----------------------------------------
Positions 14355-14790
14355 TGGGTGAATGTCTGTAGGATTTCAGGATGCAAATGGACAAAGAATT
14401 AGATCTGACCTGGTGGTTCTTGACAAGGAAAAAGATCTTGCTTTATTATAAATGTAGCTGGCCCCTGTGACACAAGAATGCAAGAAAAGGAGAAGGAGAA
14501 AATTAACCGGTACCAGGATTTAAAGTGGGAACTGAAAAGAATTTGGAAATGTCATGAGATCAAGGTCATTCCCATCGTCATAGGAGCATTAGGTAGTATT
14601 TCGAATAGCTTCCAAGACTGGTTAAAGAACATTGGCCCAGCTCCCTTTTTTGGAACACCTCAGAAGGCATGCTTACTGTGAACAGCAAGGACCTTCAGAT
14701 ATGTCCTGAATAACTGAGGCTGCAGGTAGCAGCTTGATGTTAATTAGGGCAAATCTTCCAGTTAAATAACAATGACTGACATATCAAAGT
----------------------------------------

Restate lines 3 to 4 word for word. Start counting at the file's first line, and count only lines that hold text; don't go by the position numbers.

14401 AGATCTGACCTGGTGGTTCTTGACAAGGAAAAAGATCTTGCTTTATTATAAATGTAGCTGGCCCCTGTGACACAAGAATGCAAGAAAAGGAGAAGGAGAA
14501 AATTAACCGGTACCAGGATTTAAAGTGGGAACTGAAAAGAATTTGGAAATGTCATGAGATCAAGGTCATTCCCATCGTCATAGGAGCATTAGGTAGTATT